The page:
Petitioners argue that the November 2015 Order defies Congress's intent to establish two different rates in § 224(d)(1) and § 224(e). We disagree that the statute evinces such an intent. Section 224(d) requires that pole attachment rates for cable providers fall within a certain range. Section 224(e) requires that pole attachment rates for telecommunications providers be calculated according to a certain formula. Because the term “cost” in § 224(e) is ambiguous, the same “cost” definition need not be used to determine the upper bound for cable rates under § 224(d) and the rate for telecommunications providers under § 224(e). Accordingly, the statute permits, but does not require, the Cable Rate and the Telecom Rate to diverge.
Likewise, we reject Petitioners' argument that the FCC's interpretation of the statute renders § 224(e) superfluous. See Corley v. United States, 556 U.S. 303, 314 (2009) (“[A] statute should be construed so that effect is given to all its provisions, so that no part will be inoperative or superfluous, void or insignificant ․” (quoting Hibbs v. Winn, 542 U.S. 88, 101 (2004))). As set forth above, the statute allows the Cable Rate and the Telecom Rate to diverge, but does not require them to do so. Whether or not the rates diverge, the Cable Rate must fall within the range set forth in § 224(d) and the Telecom Rate must be calculated according to the formula set forth in § 224(e). Thus, the formula for calculating the Telecom Rate under § 224(e) is not superfluous.1
We conclude that the November 2015 Order constitutes a reasonable interpretation of the ambiguity in § 224(e).2 The FCC sought to eliminate the disparity between the Cable and Telecom Rates in order to avoid subjecting cable providers offering broadband service to the higher Telecom Rate, and to avoid rate disparity between states whose pole attachment rates are regulated by the FCC and those states that had elected to regulate pole attachment rates using the Cable Rate even for telecommunications providers. Finding that the April 2011 Order's presumptions of five attachers in urban areas and three attachers in non-urban areas were inadequate to achieve these goals, the FCC adopted the multiple cost allocators set forth in the November 2015 Order. This approach represents a “reasonable policy” choice, and thus we defer to the FCC's interpretation. See Verizon, 535 U.S. at 523.3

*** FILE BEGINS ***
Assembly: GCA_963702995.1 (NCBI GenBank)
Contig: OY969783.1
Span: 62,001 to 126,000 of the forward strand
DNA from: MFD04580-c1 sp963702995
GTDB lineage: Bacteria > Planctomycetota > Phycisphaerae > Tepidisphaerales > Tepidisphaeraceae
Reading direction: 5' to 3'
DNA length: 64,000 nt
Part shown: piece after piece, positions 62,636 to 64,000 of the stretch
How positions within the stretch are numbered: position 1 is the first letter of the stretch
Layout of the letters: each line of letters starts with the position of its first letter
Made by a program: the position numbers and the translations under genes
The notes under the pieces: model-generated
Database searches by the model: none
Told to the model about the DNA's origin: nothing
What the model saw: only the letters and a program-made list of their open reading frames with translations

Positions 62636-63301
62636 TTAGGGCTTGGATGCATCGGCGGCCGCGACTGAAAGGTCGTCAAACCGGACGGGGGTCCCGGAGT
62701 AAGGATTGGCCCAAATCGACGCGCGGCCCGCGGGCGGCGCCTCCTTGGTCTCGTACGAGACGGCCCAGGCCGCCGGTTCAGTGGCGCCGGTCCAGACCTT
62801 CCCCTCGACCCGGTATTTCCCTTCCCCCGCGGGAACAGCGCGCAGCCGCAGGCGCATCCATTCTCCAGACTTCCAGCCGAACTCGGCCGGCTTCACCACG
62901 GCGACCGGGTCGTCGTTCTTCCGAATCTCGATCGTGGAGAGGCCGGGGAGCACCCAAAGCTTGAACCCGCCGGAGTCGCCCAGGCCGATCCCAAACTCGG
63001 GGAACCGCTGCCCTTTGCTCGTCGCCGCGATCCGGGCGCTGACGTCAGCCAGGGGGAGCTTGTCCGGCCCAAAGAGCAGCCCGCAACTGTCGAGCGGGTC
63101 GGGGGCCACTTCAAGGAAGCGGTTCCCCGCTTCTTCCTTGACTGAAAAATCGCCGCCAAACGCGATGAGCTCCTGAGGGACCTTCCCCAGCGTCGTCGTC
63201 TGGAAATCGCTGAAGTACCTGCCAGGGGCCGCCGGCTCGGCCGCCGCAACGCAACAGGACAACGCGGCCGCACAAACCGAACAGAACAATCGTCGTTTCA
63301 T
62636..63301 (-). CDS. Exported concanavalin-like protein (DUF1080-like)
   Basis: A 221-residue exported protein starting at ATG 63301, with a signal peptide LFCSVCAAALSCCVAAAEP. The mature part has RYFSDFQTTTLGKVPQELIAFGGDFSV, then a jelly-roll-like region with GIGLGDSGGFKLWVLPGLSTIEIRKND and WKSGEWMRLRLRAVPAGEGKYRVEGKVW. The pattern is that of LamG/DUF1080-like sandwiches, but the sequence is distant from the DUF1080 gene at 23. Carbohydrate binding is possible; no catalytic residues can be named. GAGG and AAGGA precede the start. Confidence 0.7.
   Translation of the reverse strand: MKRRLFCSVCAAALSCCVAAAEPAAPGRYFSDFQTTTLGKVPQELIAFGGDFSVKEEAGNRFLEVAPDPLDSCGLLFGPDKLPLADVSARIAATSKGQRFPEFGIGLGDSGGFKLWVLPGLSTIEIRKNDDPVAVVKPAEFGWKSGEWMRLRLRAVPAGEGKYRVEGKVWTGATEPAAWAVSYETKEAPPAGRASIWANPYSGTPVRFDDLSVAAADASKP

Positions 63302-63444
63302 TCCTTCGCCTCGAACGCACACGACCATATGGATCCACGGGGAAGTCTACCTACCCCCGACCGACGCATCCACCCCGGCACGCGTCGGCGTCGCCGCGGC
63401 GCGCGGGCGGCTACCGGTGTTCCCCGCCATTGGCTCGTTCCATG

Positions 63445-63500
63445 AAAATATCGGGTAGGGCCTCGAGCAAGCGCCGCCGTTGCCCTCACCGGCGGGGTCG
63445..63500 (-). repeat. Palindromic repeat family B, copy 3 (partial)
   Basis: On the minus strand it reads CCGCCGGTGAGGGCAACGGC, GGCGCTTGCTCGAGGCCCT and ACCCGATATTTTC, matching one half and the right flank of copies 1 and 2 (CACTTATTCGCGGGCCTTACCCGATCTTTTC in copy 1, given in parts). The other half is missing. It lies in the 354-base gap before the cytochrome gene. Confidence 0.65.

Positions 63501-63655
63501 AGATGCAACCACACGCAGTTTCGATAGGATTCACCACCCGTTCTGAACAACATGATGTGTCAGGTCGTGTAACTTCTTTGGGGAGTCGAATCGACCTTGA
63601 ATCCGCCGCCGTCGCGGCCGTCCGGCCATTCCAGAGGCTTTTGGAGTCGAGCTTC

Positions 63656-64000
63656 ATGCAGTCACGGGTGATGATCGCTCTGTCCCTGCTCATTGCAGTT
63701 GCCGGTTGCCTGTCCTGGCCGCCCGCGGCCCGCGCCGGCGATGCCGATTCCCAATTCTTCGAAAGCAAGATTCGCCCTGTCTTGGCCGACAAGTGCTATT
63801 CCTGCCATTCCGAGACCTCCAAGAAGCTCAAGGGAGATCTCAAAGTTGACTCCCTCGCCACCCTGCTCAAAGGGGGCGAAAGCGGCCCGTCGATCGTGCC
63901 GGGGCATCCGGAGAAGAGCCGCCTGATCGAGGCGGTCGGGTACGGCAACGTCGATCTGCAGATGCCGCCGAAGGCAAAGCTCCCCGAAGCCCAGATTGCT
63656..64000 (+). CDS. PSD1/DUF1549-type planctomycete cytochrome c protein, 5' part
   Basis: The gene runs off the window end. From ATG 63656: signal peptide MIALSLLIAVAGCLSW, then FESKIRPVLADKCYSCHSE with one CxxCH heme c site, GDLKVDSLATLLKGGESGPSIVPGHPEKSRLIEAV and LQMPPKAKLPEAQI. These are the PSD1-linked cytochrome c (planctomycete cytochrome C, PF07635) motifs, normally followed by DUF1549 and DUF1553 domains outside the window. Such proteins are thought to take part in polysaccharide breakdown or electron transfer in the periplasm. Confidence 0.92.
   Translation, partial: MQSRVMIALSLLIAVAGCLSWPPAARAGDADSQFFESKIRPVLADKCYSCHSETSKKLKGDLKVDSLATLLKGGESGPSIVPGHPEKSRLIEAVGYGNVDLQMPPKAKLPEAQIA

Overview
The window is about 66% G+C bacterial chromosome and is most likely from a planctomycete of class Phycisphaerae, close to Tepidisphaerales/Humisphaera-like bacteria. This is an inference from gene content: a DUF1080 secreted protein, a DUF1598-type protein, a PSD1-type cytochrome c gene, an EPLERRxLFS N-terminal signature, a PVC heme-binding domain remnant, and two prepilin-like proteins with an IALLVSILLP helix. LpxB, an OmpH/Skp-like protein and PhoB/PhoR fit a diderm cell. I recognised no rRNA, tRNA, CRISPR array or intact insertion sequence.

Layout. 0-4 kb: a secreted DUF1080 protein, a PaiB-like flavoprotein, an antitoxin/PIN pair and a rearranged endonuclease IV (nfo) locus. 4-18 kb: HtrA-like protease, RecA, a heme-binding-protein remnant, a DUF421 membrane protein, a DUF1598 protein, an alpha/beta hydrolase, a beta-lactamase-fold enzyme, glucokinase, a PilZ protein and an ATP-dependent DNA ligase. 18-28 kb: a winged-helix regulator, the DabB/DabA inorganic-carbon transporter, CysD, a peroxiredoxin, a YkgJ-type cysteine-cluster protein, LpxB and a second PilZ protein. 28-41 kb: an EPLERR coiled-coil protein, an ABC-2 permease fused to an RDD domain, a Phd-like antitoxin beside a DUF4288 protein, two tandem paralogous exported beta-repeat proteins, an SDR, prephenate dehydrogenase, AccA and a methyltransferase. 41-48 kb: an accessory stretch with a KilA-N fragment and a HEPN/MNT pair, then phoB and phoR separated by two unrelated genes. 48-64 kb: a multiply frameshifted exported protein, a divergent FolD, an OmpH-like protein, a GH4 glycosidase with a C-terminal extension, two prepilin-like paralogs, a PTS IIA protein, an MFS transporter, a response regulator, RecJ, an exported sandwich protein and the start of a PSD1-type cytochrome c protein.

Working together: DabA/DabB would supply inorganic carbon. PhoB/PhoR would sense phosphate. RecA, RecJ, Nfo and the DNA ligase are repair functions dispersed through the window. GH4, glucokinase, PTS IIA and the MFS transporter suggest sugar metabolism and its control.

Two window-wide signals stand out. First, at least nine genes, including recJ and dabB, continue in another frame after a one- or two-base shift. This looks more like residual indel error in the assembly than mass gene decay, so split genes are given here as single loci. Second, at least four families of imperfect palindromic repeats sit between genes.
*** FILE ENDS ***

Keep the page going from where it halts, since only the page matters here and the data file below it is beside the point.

We find the D.C. Circuit's decision in American Electric Power to be persuasive. Petitioners attempt to distinguish this case from American Electric Power, noting that, under the April 2011 Order upheld in that case, the Telecom Rate did not vary based on the number of attachers (instead varying based on urban or non-urban location); that the April 2011 Order adopted only two definitions of the term “cost,” as opposed to the potentially infinite definitions in the November 2015 Order; and, “perhaps most importantly,” that under the April 2011 Order it was at least possible for the Cable and Telecom Rates to diverge. Petr's' Br. 21-22. We conclude that those distinctions are of no significance. The D.C. Circuit concluded that the term “cost” was ambiguous and that the FCC's choice to define “cost” so as to equalize the Cable and Telecom Rates was reasonable. Am. Elec. Power, 708 F.3d at 188-90. That reasoning applies with equal force here.
The petition for review is denied.
1. In light of this conclusion, we need not address the FCC's argument that the alternative, cost-causation formula for determining the Telecom Rate under 47 C.F.R. § 1.1409(e)(2)(ii) prevents § 224(e) from becoming superfluous under the November 2015 Order.
2. To the extent that Petitioners argue that the November 2015 Order resulted from arbitrary and capricious decision making in violation of the Administrative Procedure Act, 5 U.S.C. § 706, their argument fails for the same reasons that explain why the November 2015 Order is reasonable. See Shays v. Fed. Election Comm'n, 414 F.3d 76, 96 (D.C. Cir. 2005) (“[O]ur inquiry at the second step of Chevron ․ overlaps with the arbitrary and capricious standard ․” (quoting Chamber ofCommerce of the U.S. v. Fed. Election Comm'n, 76 F.3d 1234, 1235 (D.C. Cir. 1996))).
3. Petitioners contend that “[t]here is simply no evidence in the record sufficient to support a determination” that equating the Telecom Rate and the Cable Rate will encourage the expansion of broadband services. Pet'rs' Br. 39. This claim is time-barred under 28 U.S.C. § 2344 in light of Petitioners' failure to challenge that determination within sixty days of the entry of the April 2011 order.
WOLLMAN, Circuit Judge.